Aggregation, ratio variables, and measurement problems in criminological research
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- Parker, R.N. J Quant Criminol (1985) 1: 269. doi:10.1007/BF01064636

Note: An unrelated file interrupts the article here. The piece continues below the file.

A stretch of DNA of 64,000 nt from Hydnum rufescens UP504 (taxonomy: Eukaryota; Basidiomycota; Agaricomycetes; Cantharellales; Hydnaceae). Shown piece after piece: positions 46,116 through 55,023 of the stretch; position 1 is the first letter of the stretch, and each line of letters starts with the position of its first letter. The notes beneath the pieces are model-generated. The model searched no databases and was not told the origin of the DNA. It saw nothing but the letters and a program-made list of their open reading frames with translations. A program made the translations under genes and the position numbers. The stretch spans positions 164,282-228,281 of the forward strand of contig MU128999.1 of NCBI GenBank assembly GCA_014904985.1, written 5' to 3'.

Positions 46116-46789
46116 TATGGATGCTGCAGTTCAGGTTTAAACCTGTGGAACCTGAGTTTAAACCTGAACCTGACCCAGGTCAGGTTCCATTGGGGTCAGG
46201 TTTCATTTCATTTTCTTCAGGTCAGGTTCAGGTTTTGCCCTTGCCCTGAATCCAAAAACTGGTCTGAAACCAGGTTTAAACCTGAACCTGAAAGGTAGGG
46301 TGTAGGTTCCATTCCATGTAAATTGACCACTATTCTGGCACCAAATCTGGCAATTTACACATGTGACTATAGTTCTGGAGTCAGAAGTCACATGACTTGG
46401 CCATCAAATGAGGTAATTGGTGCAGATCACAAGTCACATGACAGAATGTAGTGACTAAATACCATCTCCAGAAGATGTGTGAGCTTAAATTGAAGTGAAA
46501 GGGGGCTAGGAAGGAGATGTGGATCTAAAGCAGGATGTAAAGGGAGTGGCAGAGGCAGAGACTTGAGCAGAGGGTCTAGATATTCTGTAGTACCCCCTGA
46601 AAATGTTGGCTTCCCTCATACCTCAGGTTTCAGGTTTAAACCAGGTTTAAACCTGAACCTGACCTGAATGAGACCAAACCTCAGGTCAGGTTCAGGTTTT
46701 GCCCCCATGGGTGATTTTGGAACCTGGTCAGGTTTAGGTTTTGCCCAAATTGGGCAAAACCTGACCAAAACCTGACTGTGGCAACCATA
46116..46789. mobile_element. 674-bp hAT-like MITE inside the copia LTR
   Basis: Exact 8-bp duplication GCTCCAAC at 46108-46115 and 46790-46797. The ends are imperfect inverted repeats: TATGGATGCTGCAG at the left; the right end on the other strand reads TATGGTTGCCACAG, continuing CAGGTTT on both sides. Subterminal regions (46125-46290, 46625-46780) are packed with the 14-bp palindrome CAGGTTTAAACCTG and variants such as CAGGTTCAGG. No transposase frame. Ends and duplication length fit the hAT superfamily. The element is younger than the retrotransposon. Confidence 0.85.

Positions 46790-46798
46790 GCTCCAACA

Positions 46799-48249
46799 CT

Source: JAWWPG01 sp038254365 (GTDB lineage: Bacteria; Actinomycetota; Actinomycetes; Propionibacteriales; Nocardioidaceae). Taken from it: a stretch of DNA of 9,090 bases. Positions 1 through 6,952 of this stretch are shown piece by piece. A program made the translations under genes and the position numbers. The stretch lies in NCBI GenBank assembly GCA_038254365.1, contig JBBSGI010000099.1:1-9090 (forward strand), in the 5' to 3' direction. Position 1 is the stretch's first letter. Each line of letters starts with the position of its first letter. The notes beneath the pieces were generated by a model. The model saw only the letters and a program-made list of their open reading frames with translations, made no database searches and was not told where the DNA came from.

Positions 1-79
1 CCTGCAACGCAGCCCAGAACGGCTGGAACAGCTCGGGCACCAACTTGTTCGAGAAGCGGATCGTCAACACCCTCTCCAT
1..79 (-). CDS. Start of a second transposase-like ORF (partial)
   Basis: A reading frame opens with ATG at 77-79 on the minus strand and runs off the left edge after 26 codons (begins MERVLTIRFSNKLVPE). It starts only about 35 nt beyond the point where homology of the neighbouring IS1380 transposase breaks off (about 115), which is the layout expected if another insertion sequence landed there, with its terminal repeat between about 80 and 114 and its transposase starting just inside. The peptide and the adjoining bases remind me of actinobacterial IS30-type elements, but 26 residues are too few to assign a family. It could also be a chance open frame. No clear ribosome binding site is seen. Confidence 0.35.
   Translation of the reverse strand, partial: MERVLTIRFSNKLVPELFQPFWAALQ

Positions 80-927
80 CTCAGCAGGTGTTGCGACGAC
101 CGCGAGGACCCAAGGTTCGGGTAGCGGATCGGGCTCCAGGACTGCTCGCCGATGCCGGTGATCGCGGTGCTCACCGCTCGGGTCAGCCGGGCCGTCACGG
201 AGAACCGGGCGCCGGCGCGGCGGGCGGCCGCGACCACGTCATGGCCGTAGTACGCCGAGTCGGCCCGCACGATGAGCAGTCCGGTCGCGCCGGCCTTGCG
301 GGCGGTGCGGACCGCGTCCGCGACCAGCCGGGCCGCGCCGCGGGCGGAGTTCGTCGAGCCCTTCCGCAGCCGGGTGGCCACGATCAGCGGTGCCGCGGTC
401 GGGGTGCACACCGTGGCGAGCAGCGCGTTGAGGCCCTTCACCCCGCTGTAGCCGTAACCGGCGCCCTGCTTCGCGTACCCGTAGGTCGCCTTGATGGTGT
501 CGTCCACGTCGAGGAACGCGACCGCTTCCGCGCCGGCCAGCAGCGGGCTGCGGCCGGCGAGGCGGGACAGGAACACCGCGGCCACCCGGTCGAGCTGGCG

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Issues of measurement error, level of aggregation, and ratio variables have been considered serious problems in criminological research. Although there have been many recent discussions of these issues in sociology and criminology, studies designed to assess the impact of these problems on the results of empirical research have, for the most part, been absent. After reviewing what is known theoretically and conceptually about these issues, an investigation which compares empirical analyses of a particular type of crime, homicide, that use different measurement strategies, different levels of aggregation, and ratio versus nonratio variables is presented. Utilizing homicide data from the mid-1970s and selected independent variables, the results of this investigation indicate that these three problems can interact in an empirical setting such that potential solutions to these problems do not always apply in the manner suggested in previous studies. The results also indicate that there is great risk in ignoring one or more of these problems in empirical research, in that different substantive conclusions can be reached from analyses that ignore these issues compared with analyses that deal directly with them.